DESH & ‘videsh’ – The proposed Bill will create asymmetries

Source: The post is based on the article “DESH & ‘videsh’ – The proposed Bill will create asymmetries” published in the Business Standard on 6th November 2022.

Syllabus: GS – 3 – Changes in industrial policy and their effects on industrial growth.

Relevance: About the draft DESH Bill.

News: The finance ministry has reportedly raised concerns about the Development Enterprise and Services Hub (DESH) Bill’s extension of tax concessions to special economic zones.

About the Development Enterprise and Services Hub (DESH) Bill 2022
Read here: Draft Development of Enterprise and Service Hubs (DESH) Bill: SEZs to be turned into mfg hubs for domestic markets
Why does India need to replace the SEZ Act of 2005?

The draft DESH bill seeks to replace the SEZ Act of 2005. The Act aims to emulate China’s export-driven manufacturing strategy that transformed that country within a mere quarter-century. But the Act did not produce enough results because

a) Private sector-driven SEZ developers leveraged the tax arbitrage to create a massive real estate play, b) SEZ locations were not always optimal for export-oriented industries. For instance, large tracts of SEZs often comprise fertile farmland, and c) Supply eventually surpassed demand.

Hence, the draft DESH Bill seeks to maximise infrastructure use and enhance India’s export competitiveness.

What are the concerns highlighted by the finance ministry on the draft DESH Bill?

The issue of differential tax treatment: An SEZ is deemed “a customs territory outside India” and were liable for full customs duties plus integrated goods and services tax. But under the draft DESH bill, the SEZ units in the notified areas will be permitted to sell in the domestic tariff area (DTA).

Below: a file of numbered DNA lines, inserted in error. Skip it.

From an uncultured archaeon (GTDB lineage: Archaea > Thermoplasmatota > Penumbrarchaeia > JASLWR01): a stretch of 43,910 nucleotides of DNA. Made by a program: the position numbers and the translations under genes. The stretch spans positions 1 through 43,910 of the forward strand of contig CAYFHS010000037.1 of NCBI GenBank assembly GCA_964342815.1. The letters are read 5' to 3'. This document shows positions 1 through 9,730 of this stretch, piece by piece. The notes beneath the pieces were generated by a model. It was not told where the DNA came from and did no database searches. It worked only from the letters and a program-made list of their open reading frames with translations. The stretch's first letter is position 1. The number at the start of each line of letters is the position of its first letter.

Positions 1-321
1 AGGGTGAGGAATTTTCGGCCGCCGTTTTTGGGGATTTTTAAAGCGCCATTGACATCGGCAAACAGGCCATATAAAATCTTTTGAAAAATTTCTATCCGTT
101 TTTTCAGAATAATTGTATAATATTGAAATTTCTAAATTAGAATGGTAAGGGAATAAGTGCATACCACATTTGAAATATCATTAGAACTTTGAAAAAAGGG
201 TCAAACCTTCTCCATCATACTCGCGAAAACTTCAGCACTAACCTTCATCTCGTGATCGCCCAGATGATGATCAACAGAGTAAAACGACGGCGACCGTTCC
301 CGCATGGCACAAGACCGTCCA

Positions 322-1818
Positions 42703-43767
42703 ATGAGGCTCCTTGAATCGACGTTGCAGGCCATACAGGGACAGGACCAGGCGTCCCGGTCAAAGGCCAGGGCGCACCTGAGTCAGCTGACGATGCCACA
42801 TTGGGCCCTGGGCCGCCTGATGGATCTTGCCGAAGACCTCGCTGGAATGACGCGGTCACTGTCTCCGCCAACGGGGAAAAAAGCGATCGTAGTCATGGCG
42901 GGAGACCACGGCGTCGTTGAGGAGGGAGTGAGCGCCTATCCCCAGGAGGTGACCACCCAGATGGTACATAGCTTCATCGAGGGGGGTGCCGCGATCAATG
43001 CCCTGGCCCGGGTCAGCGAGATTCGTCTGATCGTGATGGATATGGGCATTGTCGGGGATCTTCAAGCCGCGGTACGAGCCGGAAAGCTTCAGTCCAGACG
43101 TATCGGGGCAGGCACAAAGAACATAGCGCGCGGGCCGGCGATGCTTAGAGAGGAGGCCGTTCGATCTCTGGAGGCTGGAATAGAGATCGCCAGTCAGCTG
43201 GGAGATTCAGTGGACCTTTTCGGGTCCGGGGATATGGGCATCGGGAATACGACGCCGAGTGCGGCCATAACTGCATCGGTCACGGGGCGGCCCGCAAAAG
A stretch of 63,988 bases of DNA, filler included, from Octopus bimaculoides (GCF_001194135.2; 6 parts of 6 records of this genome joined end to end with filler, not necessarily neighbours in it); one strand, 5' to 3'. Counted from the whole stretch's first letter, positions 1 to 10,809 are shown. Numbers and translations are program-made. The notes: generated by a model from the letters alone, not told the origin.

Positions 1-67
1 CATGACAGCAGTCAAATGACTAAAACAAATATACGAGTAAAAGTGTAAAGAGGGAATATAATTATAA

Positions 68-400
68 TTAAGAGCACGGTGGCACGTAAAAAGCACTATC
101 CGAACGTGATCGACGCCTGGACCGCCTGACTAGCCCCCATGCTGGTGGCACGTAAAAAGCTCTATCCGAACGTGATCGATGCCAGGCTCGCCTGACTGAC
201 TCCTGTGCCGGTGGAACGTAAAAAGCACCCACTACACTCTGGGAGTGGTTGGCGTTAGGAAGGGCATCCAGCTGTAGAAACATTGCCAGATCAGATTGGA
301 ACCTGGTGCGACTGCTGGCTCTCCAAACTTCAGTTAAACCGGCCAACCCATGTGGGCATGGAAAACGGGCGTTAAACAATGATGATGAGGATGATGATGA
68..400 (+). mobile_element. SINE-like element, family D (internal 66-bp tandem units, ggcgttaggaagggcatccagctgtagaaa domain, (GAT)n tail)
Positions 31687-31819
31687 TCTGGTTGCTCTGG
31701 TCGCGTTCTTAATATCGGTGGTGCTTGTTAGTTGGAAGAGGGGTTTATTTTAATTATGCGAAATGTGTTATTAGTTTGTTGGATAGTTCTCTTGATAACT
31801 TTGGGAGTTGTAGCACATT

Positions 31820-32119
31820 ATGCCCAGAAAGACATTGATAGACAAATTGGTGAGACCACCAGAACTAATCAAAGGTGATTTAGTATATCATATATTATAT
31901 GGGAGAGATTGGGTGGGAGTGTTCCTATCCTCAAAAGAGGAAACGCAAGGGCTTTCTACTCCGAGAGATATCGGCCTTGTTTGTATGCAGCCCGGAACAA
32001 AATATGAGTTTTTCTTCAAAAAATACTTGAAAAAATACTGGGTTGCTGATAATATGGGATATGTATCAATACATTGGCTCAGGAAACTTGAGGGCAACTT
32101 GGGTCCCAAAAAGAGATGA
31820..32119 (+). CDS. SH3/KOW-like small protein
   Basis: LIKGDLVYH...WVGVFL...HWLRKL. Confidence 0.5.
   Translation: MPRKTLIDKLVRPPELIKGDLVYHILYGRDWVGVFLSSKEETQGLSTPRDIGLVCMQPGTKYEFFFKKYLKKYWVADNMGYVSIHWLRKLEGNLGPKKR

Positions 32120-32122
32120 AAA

This would create business units each of which would have a “DESH” area and “Videsh” area with differential tax treatments.

Create an outbreak of tax disputes: India’s existing tax laws are complex and contentious. The intra-unit variances were likely to create an explosion of tax disputes that will defeat the purpose of the new Bill.

Havoc for industrial units located outside the SEZs: DESH units producing the same goods as DTA units can enjoy tax breaks. This will create an inherent disadvantage for DTA units.

Does not address the problem with SEZ Act: Land acquisition by the private sector has proven a near-intractable problem to date. The DESH Bill does not address this issue.

Read more: Logistics Sector in India and National Logistics Policy – Explained, pointwise
What should be done?

A more universal approach to the problem of deficient infrastructure, red tape, and arbitrary and unpredictable policy intervention will benefit the country far more than reviving a largely unsuccessful attempt to reproduce China’s success.

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